The women’s majlis: Forced marriage needs to be halted
In most parts of the world, marriage is a happy occasion – a celebration of love and the next chapter of one’s life. For many young girls, however, it’s not always such a happy occasion. In countries such as Yemen, girls as young as 12 are forced into marriage, for various reasons.
Girls and women around the world need to have a say in what goes on in their lives and know they can refuse a marriage proposal if they so desire. It should be her right to not have it enforced upon her in any way.
Why would a young girl be taken out of school just to get married? Doesn’t she deserve an education? Children deserve to have a childhood – we can’t take that away from them. Why pressure them into getting married? How can a child take care of a man, a house and herself at such a young age?
Anne Goddard, the president and chief executive of ChildFund International, a global child-development organisation dedicated to helping vulnerable children living in poverty, says parents in places such as Yemen allow their daughters to marry at a young age because they’re afraid they are going to be sexually active early, before they’re married, which would bring dishonour to the family. I disagree. If parents raise their children with morals and treat them properly, shame shouldn’t be an issue parents have to worry about.
Poverty is believed to be another motivator. Perhaps the parents can’t afford to raise, educate and feed a child. Even so, that shouldn’t push them to give away their girl before she’s reached adulthood.
In Africa, the way that the authorities are dealing with this issue is impressive, giving girls food at the end of every week so they stay at school and so their parents don’t complain about not being able to afford to raise them. This is a great, simple step towards change.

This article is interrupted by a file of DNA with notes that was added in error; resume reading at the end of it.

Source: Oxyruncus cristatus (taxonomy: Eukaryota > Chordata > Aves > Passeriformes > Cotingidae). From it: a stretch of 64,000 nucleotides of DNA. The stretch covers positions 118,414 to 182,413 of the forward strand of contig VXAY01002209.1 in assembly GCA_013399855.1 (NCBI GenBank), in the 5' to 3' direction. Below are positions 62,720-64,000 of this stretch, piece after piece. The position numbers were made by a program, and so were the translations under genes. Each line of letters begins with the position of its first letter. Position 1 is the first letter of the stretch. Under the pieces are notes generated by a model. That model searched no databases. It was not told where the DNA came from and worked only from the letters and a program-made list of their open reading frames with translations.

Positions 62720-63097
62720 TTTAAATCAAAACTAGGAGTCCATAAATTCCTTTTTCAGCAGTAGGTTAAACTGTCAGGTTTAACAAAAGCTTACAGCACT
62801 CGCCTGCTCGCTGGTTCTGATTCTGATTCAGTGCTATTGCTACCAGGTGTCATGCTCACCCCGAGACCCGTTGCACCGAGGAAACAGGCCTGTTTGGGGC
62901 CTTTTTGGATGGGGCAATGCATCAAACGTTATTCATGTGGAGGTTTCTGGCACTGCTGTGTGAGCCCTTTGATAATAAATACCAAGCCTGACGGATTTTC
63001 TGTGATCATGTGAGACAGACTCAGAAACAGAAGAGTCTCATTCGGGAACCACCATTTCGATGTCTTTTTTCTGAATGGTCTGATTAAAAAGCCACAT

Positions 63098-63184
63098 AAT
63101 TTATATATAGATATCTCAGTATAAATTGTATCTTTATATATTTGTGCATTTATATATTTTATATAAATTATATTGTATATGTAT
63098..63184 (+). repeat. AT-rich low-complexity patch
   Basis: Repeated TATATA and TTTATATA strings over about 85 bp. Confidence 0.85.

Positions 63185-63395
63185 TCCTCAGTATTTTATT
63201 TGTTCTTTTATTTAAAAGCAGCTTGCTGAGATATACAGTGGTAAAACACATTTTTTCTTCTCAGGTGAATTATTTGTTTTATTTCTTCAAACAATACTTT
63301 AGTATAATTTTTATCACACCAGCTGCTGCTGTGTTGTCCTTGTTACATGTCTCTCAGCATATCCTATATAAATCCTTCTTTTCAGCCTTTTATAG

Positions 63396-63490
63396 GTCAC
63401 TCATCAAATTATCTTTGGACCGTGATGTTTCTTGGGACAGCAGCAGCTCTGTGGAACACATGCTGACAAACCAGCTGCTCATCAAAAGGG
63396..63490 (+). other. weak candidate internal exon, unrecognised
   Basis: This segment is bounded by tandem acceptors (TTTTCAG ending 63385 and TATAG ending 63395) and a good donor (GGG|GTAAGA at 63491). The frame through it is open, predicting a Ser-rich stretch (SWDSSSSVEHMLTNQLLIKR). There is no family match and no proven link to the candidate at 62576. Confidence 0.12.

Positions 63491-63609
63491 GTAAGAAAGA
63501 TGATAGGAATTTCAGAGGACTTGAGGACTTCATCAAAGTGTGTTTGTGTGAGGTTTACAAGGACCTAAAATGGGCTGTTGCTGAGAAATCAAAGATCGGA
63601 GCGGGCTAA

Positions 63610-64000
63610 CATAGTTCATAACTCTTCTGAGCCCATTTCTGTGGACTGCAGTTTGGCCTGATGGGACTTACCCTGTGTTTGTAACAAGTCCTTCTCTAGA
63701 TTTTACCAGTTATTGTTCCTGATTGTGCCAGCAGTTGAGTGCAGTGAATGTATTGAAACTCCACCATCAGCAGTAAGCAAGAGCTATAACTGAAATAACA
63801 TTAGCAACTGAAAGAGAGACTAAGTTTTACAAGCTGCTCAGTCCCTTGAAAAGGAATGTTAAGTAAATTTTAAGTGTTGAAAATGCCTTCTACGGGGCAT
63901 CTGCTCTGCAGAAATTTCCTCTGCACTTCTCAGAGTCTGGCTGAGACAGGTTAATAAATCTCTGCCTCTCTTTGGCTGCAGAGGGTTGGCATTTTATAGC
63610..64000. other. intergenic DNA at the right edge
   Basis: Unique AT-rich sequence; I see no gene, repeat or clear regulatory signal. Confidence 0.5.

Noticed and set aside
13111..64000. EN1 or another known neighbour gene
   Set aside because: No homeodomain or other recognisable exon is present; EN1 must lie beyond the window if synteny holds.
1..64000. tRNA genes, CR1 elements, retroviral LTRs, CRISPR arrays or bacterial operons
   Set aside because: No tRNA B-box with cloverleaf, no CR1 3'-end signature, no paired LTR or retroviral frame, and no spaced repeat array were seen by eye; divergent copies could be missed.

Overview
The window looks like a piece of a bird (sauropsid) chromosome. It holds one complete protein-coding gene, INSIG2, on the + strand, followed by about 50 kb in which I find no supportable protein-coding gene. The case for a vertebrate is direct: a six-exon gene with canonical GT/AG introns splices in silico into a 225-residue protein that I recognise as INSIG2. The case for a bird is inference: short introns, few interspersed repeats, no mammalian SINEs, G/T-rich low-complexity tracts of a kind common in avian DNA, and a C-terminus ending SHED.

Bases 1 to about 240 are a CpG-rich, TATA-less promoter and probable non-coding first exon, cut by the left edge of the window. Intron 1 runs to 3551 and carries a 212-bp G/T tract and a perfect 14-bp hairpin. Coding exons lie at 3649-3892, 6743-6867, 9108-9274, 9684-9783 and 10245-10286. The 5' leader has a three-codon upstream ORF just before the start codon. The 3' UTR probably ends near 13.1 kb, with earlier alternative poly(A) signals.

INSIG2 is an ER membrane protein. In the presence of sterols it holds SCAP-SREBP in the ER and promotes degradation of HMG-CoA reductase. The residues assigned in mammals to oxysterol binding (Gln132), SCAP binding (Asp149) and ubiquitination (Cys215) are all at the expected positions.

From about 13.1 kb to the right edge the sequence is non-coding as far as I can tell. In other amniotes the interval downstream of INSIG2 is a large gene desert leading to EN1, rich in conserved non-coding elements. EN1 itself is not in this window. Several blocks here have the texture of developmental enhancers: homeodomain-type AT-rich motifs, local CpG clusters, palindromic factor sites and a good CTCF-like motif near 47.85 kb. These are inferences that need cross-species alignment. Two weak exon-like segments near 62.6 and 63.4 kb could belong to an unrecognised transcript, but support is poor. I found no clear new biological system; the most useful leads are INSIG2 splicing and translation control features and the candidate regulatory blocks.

Some of us are way too blessed and happy to take a moment to look at how others are living. I watched a video on YouTube recently that showed a pregnant Yemeni girl who was in labour for three days before dying along with her newborn child. She was just 12.
What is the fate of those innocent babies born in similar circumstances? Who’ll take care of them? Who’ll provide them with love and nurturing? A 12-year-old needs someone to take care of her. How do you expect a child to have a child and raise it? How can their families celebrate when such girls wed?
Girls are a gift that must be treasured, held closely and nurtured. The words of Brigham Young ring true here: “You educate a man; you educate a man. You educate a woman; you educate a generation.”
Shamma Mohd Abdulla AlMarri is a Zayed University student majoring in international relations.
If you have a good story to tell or an interesting issue to debate, contact Shireena Al Nowais on email@example.com.
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Updated: May 14, 2015 04:00 AM